“The game’s clean HUD system whisks up little info reels for your nosey peepers to suck up”
That’s basically a slightly longwinded way of saying “random stuff happens; deal with it”. Watch Dogs’ non-scripted moments are actually what make the game feel more truly next-gen than Aiden’s badass billowing coat or the breadth of thoughtful hacking features – we’ll get to those in a moment. During our demo, we’re shown Pearce skirting around a dilapidated suburban neighbourhood. Breaking out his phone/hacking device extraordinaire, the obsessive vigilante automatically scans dozens of civilians milling around the streets. The game’s clean HUD system then whisks up little info reels for your nosey peepers to suck up.
Ooh, Ingrid Manners has crippling gambling debts does she? What a shame. What’s this? Simon Johnson has recently been binned off by his work and can’t pay his child support. Juicy. Rather than transforming Aiden into a tittle-tattle who hoovers up gossip and private information on a whim, NPCs’ details prove crucial in creating side missions. Cleverly, the game will also randomises each person’s bio, meaning no two characters in Watch Dogs are ever exactly alike.
Though the main campaign will be formed from over 100 story objectives, it’s the randomly generated quests that develop from observing people which take the focus of our walkthrough. In this case, the paranoid surveillance expert hones in on an agitated man who looks like he’s just been told he’s about to be wailed on by a loan shark… probably because he’s just about to be duffed up by one.
Sure enough, after you track your target to a rundown car park, the poor sod is set upon with a chrome bat by a miffed money lender. This is where paths will start to fork for different players. With AI systems that are genuinely reactive, it’s impossible to predict how the encounter between hacker and loan shark will play out. In this instance, the perp flees after the assault, which triggers a breathless car chase through the heart of Chicago. Of course, some gamers will never see this. Instead, their gangster could call up his buddies to jump Pearce. For others, the crim could simply open fire as soon as he claps eyes on you. If Watch Dogs can pull these emergent scenarios off, it’ll be a revelation.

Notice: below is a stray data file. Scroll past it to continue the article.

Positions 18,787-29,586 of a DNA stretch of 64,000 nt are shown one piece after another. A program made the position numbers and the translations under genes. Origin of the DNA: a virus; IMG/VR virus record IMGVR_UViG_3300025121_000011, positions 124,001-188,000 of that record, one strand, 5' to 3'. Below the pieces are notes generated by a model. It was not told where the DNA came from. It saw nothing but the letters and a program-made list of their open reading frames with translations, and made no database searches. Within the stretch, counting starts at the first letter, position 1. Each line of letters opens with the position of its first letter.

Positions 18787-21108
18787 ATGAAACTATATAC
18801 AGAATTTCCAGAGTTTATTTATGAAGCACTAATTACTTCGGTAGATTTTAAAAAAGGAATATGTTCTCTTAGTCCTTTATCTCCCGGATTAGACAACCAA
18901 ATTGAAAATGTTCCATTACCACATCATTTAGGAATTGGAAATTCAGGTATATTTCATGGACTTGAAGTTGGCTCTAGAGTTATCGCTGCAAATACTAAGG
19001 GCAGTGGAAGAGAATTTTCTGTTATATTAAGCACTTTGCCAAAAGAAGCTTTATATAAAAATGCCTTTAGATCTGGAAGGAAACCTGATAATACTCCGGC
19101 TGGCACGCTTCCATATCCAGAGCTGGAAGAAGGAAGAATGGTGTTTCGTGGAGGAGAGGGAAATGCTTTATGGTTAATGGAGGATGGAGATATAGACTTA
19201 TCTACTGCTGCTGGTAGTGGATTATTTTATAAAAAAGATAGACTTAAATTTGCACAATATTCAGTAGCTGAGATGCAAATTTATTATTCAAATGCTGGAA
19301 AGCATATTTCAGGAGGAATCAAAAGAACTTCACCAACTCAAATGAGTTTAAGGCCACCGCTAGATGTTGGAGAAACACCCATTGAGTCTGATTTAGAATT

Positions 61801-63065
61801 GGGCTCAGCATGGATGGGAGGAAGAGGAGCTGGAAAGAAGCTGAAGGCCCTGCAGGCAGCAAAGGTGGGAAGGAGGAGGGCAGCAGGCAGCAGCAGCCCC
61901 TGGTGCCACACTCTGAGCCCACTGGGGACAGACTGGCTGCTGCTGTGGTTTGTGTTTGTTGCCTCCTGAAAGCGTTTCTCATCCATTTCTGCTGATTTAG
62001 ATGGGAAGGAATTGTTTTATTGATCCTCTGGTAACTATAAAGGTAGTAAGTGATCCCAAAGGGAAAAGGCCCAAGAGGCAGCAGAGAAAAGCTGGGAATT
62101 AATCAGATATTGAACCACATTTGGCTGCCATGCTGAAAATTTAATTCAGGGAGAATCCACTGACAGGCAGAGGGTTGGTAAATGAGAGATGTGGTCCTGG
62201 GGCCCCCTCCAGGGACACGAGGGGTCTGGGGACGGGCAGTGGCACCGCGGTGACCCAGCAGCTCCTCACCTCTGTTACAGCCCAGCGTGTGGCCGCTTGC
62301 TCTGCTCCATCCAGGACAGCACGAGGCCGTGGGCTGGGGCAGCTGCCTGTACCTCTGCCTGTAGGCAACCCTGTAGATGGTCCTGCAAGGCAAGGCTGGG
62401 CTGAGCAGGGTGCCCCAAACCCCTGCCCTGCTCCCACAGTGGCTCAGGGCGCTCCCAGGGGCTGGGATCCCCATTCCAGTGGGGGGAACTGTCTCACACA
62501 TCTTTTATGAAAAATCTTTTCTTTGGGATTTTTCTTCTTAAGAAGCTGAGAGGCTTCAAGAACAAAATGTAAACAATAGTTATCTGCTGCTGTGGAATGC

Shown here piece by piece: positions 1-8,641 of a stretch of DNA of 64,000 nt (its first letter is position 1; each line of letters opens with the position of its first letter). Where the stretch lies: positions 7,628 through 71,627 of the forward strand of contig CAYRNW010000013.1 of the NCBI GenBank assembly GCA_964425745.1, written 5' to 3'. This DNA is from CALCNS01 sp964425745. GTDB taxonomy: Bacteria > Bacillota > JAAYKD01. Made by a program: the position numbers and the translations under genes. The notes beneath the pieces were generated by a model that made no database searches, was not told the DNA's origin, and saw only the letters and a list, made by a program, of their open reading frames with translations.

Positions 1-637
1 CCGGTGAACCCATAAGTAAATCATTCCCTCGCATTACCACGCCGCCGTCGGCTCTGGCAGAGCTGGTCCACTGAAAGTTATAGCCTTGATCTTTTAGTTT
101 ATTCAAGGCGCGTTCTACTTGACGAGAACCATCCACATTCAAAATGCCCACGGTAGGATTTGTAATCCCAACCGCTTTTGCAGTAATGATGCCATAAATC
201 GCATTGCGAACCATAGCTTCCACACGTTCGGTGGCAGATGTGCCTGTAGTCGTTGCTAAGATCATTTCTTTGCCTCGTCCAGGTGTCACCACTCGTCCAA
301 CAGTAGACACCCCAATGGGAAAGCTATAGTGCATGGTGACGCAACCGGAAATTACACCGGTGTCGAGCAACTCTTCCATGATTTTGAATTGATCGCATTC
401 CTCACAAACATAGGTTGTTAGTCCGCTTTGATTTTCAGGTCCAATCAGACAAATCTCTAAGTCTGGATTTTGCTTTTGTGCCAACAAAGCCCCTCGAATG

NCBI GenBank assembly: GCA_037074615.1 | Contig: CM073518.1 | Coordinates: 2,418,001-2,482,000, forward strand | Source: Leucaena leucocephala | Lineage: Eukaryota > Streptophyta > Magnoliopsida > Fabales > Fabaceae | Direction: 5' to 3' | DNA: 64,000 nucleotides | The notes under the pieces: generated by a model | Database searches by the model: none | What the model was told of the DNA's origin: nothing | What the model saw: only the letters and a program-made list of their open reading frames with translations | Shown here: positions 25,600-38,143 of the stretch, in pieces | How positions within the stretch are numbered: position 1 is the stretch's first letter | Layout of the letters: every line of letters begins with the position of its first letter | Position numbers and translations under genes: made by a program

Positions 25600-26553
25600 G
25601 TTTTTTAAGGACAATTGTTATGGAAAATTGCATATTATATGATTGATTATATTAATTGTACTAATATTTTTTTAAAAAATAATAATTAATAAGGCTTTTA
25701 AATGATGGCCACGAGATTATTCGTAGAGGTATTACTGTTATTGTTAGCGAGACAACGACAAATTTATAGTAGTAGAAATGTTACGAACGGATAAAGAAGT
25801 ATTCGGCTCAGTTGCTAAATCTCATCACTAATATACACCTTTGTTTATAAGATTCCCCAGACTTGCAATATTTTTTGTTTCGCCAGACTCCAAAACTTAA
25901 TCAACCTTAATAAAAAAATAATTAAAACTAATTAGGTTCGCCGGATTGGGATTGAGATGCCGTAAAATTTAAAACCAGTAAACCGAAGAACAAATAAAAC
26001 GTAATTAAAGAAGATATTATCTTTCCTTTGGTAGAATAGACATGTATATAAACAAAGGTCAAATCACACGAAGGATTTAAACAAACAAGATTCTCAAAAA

But what of the headline-hogging hacking? The feature that so confidently stole the show at last year’s E3 demo, now it’s so indelibly and organically strewn throughout the fabric of the game you almost forget about it at times. The options for manipulating/buggering up almost any electronic equipment you come across are vast. Your hacking devices are capable of grand gestures that can literally halt the flow of the entire city – you can stop the iconic Chicago L-train if you need an impromptu getaway ride with all the ease of decoding the instructions of a Kinder Surprise. Yet there are far smaller, previously unseen, implications that are equally appealing.